Higher Ed Computer Science Enrollment Gets Boost from Latest Tech
The prevalence of computer technology in everything from car dashboards to virtual assistants is fueling a boom in computer science enrollment at Kean University and throughout higher education.
Kean’s computer science and information technology program enrollment has more than tripled since 2008, driven in large part by students interested in cybersecurity, machine learning, artificial intelligence (AI), software design and other technological innovations.
Another factor behind the increase is the labor market, with high-paying, in-demand jobs with top companies available for Kean’s computer science and technology graduates.
“Computing and technology are driving many, if not all, of the technologies and services in today's world,” said Kean Professor Patricia Morreale, Ph.D., chair of the Department of Computer Science and Technology at The Dorothy and George Hennings College of Science, Mathematics and Technology (CSMT). “Students all use computers, and many want to learn more about them.”
The roll call of Kean alumni includes computer science graduates working at Apple, Amazon, JP Morgan, Ford, General Motors, Lockheed Martin, the U.S. Department of Defense and more.
Morreale said she expects Kean’s enrollment to grow another 10-20 percent for Fall 2023. Between semesters, her department usually adds about 50 students; this year, it gained 100 students, many of them women, an underrepresented group in the industry.
“Students are changing majors, they’re earning a second degree, or they come to Kean and want to be a computer science major,” Morreale said.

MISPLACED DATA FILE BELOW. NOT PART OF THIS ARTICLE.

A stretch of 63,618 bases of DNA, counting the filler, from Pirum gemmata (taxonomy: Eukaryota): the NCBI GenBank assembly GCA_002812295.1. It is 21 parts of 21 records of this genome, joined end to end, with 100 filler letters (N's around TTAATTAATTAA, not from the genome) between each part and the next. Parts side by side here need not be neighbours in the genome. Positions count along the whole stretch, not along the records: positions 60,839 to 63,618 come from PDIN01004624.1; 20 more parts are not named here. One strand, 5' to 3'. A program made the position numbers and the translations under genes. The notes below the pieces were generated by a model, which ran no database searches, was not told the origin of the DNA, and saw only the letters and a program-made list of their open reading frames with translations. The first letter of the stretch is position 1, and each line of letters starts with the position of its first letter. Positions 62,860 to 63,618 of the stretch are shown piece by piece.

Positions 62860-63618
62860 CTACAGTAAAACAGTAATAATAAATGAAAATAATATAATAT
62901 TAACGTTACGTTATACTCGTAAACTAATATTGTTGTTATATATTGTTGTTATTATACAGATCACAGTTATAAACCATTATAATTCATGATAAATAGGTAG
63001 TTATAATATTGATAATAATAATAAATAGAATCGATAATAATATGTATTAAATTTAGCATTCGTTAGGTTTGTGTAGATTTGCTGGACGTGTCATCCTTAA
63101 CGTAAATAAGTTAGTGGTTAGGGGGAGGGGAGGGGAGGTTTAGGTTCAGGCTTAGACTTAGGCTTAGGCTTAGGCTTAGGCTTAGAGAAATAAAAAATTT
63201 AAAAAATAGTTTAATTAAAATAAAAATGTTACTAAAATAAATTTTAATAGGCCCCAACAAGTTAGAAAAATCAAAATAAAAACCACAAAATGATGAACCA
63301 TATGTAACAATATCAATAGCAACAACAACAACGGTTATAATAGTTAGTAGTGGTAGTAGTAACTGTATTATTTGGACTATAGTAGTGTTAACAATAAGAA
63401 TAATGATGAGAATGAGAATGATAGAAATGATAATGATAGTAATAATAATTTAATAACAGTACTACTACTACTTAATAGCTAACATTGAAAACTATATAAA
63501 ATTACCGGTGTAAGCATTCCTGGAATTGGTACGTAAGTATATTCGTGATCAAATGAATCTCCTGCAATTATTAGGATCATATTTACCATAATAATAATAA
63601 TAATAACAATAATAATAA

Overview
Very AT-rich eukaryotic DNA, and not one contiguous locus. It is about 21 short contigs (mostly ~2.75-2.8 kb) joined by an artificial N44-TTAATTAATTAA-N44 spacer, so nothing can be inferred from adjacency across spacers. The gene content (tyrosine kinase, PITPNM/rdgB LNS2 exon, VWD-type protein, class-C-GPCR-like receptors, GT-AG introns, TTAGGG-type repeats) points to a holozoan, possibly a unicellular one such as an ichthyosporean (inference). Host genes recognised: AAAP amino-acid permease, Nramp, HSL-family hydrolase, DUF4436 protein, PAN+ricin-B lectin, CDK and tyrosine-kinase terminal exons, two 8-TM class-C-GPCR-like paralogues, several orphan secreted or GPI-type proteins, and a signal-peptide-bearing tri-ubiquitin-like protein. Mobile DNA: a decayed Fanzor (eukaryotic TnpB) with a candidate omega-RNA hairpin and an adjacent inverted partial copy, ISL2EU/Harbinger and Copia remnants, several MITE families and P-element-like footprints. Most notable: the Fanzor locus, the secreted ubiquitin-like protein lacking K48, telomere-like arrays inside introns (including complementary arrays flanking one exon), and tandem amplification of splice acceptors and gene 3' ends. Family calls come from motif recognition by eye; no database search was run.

All told, Kean’s graduate and undergraduate computer science and information technology programs totalled 721 students in 2022, up from 175 in 2008.
Nationally, the number of bachelor’s degrees awarded in computer and information sciences and support services also increased, to 97,047 in 2019-2020 from 47,702 in 2005-2006, according to the National Center for Education Statistics.
“Many of our students want to create tomorrow’s technology,” said George Chang, Ph.D., Dean of CSMT, adding that Kean students are earning as much as $150,000 in their first jobs after graduation. “It’s not just computers – it’s anything that can connect to the internet, such as cell phones, refrigerators, toys. It’s the ‘internet of things.’”
Computer science enrollment nationally has fluctuated dramatically since the peak in the mid-1980s when personal computers were popularized. Interest dropped in the 1990s, then returned with the dot-com boom in the late 1990s. Enrollment fell again in the early 2000s when the dot-com bubble burst.
Kean has built up its program since computer science became its own department in 2007, adding options such as cybersecurity; hiring additional faculty; and receiving numerous grants, including those supporting diversity in computer science.
State initiatives requiring computer science education in K-12 schools, such as one New Jersey adopted in 2018-2019, are also generating interest among students and should fuel further growth in enrollment.
“I expect enrollment will boom in the next five years,” Chang said.
Isabel Morais, a 2019 Kean computer science graduate, is one of Kean’s many successful alumni. A software engineer at Ford Motor Company, she works in the area of vehicle software updates.
Morais, who just moved back to Union from Michigan as part of Ford’s remote work plan, said computer science “is a field that keeps growing.”
“Kean is a good school to study computer science. At Kean, I was able to learn solid fundamentals and be part of different research opportunities that helped me grow my technical skills and soft skills,” she said.
Long-term, Morais said she plans to remain a software engineer but become more involved in system design.
“There are many opportunities with a computer science degree,” she said.